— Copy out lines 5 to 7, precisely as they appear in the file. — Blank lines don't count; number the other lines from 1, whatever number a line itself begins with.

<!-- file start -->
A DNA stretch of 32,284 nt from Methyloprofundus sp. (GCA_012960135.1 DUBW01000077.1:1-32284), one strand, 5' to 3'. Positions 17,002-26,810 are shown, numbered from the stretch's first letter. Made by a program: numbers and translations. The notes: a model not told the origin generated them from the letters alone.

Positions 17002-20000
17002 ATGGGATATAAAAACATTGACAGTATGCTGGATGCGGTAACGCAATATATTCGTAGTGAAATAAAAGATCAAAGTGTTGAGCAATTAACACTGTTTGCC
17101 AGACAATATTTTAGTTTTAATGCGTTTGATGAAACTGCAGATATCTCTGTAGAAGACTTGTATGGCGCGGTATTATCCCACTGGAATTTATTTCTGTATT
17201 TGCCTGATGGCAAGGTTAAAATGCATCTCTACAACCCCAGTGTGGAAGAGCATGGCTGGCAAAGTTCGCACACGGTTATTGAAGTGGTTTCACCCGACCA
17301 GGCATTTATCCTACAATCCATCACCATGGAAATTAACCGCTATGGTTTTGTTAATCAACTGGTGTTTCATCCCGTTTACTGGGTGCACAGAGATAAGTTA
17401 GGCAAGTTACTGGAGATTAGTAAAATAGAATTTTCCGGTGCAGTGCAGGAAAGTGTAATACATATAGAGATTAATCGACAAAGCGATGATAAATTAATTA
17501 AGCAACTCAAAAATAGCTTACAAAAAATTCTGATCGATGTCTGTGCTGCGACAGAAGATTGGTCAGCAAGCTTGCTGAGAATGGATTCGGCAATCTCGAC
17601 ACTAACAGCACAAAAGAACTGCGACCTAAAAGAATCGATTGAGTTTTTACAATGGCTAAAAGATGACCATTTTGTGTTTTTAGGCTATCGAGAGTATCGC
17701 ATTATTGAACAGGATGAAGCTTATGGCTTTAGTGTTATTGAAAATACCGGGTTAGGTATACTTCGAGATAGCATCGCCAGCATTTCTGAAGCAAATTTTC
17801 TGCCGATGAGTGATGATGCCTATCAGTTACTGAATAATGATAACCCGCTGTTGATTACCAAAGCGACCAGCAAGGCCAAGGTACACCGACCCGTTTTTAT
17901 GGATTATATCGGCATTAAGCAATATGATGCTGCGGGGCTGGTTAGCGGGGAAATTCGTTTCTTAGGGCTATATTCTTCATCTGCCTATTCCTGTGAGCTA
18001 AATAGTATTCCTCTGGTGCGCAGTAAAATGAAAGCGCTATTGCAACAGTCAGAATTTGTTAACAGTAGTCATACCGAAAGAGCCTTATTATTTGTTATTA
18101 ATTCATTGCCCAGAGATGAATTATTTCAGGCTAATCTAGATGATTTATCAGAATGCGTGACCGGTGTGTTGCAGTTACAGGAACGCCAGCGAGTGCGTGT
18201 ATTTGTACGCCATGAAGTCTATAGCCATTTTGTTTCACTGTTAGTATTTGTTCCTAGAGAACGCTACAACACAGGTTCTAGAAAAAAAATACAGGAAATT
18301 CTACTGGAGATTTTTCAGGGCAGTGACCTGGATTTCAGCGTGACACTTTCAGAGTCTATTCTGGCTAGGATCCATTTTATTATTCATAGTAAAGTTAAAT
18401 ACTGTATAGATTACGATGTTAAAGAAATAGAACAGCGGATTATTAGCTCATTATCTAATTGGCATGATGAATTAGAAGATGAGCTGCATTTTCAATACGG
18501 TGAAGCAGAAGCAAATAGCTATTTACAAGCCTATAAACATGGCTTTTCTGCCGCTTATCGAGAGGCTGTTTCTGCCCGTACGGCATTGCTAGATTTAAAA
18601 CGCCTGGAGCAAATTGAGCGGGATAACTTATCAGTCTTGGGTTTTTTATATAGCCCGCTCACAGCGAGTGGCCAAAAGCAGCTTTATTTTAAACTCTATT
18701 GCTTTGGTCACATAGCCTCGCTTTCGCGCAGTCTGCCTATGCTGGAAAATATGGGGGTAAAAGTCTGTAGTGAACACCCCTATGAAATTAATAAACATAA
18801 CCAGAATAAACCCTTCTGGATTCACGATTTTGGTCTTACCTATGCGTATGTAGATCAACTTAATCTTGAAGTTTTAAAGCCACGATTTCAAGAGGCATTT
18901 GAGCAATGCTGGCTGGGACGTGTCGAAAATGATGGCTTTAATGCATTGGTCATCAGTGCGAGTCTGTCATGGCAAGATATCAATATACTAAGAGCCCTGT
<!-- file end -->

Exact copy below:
17201 TGCCTGATGGCAAGGTTAAAATGCATCTCTACAACCCCAGTGTGGAAGAGCATGGCTGGCAAAGTTCGCACACGGTTATTGAAGTGGTTTCACCCGACCA
17301 GGCATTTATCCTACAATCCATCACCATGGAAATTAACCGCTATGGTTTTGTTAATCAACTGGTGTTTCATCCCGTTTACTGGGTGCACAGAGATAAGTTA
17401 GGCAAGTTACTGGAGATTAGTAAAATAGAATTTTCCGGTGCAGTGCAGGAAAGTGTAATACATATAGAGATTAATCGACAAAGCGATGATAAATTAATTA